Background
Carbon dioxide (CO2) is a natural and essential component of life on earth. Air contains about 0.03 percent by volume. Plants require CO2 to grow (photosynthesis), and in the process release oxygen into the atmosphere. CO2 is also produced naturally by the decay of all organic materials and is exhaled when animals breathe. CO2 is also a by-product of many industrial processes, emitted whenever fossil fuels are burned, as well as by some chemical and biological processes. But in environmental terms CO2 is a cause for concern because, along with other greenhouse gases, CO2 emissions are implicated in global warming and many countries have pledged to reduce their CO2 emissions in line with international treaties such as the Kyoto protocol.
Nevertheless, in the industrial gas business, CO2 is an important gas with a number of useful applications, including environmentally friendly ones in which the gas replaces much more damaging products. In the food industry, CO2 is used throughout the cold chain to ensure quality, freshness and food safety. In the US, around half the total CO2 consumption is used for cooling and freezing in the food industry. It is also used in the modified atmosphere packaging of food. In Europe, more than 50 percent of CO2 is consumed by the beverage industry - and worldwide the amount of CO2 used in beverages looks set to increase as people in developing economies such as India and China develop a greater taste for carbonated soft drinks. As a chemical it is used in pH control for water treatment, for inerting and for solvent extraction in the chemical industry. In some processes it can be used to replace other more environmentally hazardous products such as hydrocarbon based solvents, mineral acids and poisonous fumigants. In Japan, one of the biggest application for CO2 is in welding (see text box: Purity standards).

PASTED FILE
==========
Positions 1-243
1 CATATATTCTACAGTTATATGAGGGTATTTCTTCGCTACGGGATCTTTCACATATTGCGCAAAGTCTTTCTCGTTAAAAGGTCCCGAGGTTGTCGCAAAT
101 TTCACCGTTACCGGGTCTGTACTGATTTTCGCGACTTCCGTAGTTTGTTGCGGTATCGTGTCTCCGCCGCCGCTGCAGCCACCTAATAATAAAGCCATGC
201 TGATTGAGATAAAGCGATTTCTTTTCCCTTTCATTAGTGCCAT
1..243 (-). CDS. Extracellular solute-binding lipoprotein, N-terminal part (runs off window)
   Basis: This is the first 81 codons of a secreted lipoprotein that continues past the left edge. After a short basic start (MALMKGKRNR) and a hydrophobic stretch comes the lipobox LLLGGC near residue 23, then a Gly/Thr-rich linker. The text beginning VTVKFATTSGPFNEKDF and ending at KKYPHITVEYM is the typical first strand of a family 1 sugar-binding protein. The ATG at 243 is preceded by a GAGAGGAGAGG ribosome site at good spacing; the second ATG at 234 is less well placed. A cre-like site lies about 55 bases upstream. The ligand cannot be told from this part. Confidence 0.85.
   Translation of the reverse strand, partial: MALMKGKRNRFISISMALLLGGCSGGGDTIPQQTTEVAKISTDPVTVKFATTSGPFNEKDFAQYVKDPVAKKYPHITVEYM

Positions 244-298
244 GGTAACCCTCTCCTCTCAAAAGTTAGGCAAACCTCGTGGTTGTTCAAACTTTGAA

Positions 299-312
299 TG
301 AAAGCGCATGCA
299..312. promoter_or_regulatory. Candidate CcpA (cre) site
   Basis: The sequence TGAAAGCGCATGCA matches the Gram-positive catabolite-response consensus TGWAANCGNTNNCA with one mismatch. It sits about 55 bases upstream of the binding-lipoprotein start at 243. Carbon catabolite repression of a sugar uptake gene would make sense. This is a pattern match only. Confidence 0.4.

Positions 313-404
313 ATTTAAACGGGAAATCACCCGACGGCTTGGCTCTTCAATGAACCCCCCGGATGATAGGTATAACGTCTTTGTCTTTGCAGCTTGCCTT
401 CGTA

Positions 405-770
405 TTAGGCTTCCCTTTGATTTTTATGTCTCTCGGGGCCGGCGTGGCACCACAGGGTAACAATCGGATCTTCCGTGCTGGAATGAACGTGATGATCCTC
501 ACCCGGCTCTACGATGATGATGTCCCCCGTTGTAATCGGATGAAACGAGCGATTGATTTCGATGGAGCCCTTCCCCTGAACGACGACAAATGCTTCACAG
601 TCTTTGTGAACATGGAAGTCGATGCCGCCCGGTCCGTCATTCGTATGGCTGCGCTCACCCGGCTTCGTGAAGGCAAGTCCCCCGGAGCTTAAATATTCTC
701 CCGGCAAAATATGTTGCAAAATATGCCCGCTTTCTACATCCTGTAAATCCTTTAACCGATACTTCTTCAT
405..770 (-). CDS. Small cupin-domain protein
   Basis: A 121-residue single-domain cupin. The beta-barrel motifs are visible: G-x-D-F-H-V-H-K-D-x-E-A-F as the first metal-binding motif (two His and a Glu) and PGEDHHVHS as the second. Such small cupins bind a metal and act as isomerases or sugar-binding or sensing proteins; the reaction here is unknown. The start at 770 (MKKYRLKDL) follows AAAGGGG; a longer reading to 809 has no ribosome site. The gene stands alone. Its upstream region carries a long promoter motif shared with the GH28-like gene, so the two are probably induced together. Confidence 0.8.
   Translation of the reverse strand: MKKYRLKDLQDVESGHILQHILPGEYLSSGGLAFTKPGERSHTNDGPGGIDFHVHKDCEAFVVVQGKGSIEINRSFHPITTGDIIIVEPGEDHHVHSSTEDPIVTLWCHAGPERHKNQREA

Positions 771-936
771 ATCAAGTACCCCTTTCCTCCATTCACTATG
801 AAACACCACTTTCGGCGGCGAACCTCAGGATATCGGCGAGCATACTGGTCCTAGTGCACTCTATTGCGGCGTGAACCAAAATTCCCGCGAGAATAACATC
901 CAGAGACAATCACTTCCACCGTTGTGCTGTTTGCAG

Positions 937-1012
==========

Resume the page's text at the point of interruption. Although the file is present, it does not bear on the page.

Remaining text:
Globally, the actual merchant demand for CO2 runs at about 16 million tons in which the US consumes 40 percent and is by far the largest market for the industrial gases industry. However, the industry is looking at the need for alternative sources of CO2 to meet the growing merchant demand as well as trying to look at ways of solving the CO2 emissions problem with recovery technology and sequestration techniques.

Traditional sources
When it comes to sourcing CO2, there are three main options: natural, on-purpose production or recovery. Natural sources include natural wells and mineral springs with a high CO2 gas content. This is common in Germany, Turkey, southern US and there is a large natural field stretching from Hungary into the Balkan States to Greece and to Romania. In countries such as Hungary and Serbia, the CO2 content in gas wells can be as high as 70-90 percent. But in worldwide terms, these sources only account for a minor percentage of the CO2 recovered.
A second source is, believe it or not, the on-purpose production of CO2 by fuel combustion plants. This is a common source for producing CO2 in countries lacking natural sources or viable by-product streams (e.g. Africa, Middle East, Asia/Far East and South America). Kerosene, diesel and natural gas are just some of the fuels that are burnt to produce a CO2 stream. Many beverage /bottling companies use this method to carbonate soft drinks in remote locations.